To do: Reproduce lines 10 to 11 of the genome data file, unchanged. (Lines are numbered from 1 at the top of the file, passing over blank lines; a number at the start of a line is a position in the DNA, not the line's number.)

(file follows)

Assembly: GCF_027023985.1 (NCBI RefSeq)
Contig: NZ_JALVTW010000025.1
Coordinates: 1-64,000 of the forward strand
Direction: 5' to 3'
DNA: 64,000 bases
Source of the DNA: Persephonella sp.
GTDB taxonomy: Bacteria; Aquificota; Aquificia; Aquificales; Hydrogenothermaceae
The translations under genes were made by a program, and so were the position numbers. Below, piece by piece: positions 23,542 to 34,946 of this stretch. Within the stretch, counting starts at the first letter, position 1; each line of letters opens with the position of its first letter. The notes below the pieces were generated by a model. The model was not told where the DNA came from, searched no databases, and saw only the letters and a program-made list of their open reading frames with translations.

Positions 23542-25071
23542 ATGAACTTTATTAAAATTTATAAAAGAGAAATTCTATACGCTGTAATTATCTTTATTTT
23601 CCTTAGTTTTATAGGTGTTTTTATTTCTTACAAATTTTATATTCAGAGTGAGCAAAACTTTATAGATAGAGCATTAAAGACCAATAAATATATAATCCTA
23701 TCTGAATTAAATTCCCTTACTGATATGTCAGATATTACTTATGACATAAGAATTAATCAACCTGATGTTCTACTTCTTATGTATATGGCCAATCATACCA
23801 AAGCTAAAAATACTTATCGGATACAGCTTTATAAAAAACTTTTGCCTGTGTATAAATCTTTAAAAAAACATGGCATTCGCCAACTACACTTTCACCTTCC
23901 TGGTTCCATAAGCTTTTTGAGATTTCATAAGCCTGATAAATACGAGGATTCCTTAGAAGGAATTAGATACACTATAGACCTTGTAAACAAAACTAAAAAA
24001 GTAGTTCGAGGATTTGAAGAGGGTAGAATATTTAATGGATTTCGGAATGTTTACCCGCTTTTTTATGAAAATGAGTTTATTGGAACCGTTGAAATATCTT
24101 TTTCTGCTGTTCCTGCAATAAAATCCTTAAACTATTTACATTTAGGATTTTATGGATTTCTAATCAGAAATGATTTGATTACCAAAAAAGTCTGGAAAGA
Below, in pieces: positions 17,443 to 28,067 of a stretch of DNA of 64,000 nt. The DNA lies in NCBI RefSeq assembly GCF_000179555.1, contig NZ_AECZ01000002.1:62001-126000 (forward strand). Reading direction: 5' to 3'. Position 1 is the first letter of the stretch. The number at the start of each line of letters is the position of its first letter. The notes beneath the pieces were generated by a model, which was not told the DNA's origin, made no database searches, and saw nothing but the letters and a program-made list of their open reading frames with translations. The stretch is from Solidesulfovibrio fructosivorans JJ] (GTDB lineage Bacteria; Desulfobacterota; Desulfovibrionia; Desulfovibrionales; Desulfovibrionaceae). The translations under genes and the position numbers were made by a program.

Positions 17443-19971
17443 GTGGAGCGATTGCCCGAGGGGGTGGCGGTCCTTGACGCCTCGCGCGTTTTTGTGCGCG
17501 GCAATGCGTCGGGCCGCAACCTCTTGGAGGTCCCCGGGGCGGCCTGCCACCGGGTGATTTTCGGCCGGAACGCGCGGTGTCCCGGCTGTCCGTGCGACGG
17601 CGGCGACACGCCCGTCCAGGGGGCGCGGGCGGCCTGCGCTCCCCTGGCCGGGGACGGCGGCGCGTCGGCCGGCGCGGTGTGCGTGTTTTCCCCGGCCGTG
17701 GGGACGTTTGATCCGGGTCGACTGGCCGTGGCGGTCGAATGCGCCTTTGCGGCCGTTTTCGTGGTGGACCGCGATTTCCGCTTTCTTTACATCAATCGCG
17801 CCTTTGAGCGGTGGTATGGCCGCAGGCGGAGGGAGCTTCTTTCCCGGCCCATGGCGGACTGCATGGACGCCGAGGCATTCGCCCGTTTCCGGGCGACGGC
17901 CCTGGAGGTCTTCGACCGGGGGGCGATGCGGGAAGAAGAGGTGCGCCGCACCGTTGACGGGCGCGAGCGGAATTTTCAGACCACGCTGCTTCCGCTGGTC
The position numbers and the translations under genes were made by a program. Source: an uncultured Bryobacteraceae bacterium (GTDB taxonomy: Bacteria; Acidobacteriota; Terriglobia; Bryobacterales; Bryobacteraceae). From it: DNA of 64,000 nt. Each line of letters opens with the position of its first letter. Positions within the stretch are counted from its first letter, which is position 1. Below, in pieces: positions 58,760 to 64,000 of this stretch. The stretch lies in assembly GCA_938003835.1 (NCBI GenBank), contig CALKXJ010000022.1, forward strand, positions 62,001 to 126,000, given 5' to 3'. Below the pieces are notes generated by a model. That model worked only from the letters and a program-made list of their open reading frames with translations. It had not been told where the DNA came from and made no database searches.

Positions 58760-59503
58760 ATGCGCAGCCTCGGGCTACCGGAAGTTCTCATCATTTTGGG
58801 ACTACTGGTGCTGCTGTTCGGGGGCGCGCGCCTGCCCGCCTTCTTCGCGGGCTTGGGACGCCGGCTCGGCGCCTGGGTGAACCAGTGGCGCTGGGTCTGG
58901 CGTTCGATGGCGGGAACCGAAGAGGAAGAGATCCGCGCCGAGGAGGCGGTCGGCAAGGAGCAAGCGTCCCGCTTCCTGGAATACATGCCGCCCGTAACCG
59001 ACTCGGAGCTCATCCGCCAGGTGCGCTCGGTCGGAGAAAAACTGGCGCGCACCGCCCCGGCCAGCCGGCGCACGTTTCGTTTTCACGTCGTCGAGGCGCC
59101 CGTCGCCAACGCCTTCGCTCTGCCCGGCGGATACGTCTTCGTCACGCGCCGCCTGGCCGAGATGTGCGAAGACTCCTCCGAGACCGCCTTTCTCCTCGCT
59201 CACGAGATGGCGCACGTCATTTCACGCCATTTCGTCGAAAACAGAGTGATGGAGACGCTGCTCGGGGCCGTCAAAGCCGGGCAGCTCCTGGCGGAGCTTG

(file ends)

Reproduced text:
23542 ATGAACTTTATTAAAATTTATAAAAGAGAAATTCTATACGCTGTAATTATCTTTATTTT
23601 CCTTAGTTTTATAGGTGTTTTTATTTCTTACAAATTTTATATTCAGAGTGAGCAAAACTTTATAGATAGAGCATTAAAGACCAATAAATATATAATCCTA